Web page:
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Date: Tue, 17 Apr 2012 20:34:45 +0400
From: Solar Designer <>
Subject: Re: Weekly report 1

myrice -

Thank you for starting with the weekly reports early.  This is very nice.
Since we're going to ask other students working on JtR to post weekly
reports in here as well, please include your nickname in the Subjects of
further weekly reports so that it is more obvious which report any
replies refer to.

On Tue, Apr 17, 2012 at 03:10:07PM +0800, myrice wrote:
> Last week, my accomplishments are:
> 1. For correctness, implemented cmp_exact for xsha512-cuda
> 2. Reversed last 3 rounds of sha512 in xsha512
> 3. Implemented unoptimized xsha512-opencl


> 4. Tried async cpy on GPU but no performance gains, still keep tuning.

IIRC, what you tried was not supposed to result in any speedup because
your GPU code was invoked and required the data to be already available
right after you started the async copy - so you had it waiting for data
right at that point anyway.

Lukas' code was different: IIRC, he split the buffered candidate
passwords in three smaller chunks, where two of the three may in fact be
transferred to the GPU asynchronously while the previous chunk is being
processed.  You may implement that too, and I suggest that you make the
number of chunks to use configurable and try values larger than 3 (e.g.,
10 might be reasonable - letting you hide the latency for 9 out of 10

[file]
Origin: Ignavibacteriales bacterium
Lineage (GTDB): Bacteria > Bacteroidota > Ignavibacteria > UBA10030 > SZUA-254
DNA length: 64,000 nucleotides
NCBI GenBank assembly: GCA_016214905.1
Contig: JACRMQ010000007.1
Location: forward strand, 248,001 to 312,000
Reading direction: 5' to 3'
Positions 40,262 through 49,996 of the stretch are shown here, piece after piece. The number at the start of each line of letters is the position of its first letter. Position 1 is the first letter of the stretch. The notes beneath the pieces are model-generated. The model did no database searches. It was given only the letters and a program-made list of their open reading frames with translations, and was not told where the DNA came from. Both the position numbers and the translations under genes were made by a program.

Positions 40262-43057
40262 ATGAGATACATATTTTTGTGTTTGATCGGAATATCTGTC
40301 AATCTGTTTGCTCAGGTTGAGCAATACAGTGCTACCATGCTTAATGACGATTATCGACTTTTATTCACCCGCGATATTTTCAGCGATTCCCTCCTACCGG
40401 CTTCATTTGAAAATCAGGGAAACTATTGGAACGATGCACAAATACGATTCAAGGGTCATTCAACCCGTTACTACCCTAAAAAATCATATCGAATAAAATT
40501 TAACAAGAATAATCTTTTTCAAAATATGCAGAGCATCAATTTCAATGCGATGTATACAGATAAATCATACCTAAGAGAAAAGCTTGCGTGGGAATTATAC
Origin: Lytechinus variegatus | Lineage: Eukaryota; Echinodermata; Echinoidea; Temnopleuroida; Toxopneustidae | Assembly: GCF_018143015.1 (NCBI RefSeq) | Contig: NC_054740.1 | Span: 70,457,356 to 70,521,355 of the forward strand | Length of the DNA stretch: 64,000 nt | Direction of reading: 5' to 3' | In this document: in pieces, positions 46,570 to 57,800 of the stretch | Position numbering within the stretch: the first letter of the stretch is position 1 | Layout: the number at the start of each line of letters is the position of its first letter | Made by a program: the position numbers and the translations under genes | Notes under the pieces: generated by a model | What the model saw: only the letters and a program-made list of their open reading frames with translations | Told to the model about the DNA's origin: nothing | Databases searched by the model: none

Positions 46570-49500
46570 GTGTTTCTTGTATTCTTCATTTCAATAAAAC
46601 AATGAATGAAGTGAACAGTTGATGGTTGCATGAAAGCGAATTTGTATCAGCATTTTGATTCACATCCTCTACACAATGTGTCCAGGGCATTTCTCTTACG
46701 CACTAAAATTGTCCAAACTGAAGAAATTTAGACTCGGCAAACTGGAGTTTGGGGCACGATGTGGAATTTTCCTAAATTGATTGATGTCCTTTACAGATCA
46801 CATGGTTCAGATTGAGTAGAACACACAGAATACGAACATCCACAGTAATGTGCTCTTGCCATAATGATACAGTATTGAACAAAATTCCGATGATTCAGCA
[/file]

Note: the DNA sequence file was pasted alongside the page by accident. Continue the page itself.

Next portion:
transfers while hopefully not exceeding the size of a CPU data cache).

> In the next week, my priorities are:
> 1. Optimize sha512 stuff in xsha512
>     For one round sha512, ctx can be replaced by a string. Merge init,
> update, final in one function

OK.  I think the compiler does something very much like this already,
but doing it manually may allow for further optimizations, so we should
do it.

> 2. Merge cmp_all() with crypt_all()
>     For crypt_all(), we just return. In cmp_all(), we invoke GPU and return
> a value indicate if there is a matched hash.

This is going to be problematic.  It will only work well for the special
case (albeit most common) of exactly one hash per salt.  When there are
a few more hashes per salt, cmp_all() is called multiple times, so you
will once again have increased CPU/GPU interaction overhead.  When there
are many more hashes per salt, cmp_all() is not called at all, but
instead a get_hash*() function is called.

This is why I suggested caching of loaded hashes in previous calls to
cmp_all(), such that you can move the comparisons into crypt_all()
starting with the second call to that function.  Then your GPU code for
crypt_all() will return a flag telling your CPU code for cmp_all() to
just return that fixed value instead of invoking any GPU code.

> 3. Keep optimizing xsha512-opencl


> 4. Discussing password generation, maybe not implement this in next week.

Yes.  Definitely don't implement it that soon - we need to discuss first.

Thanks again,


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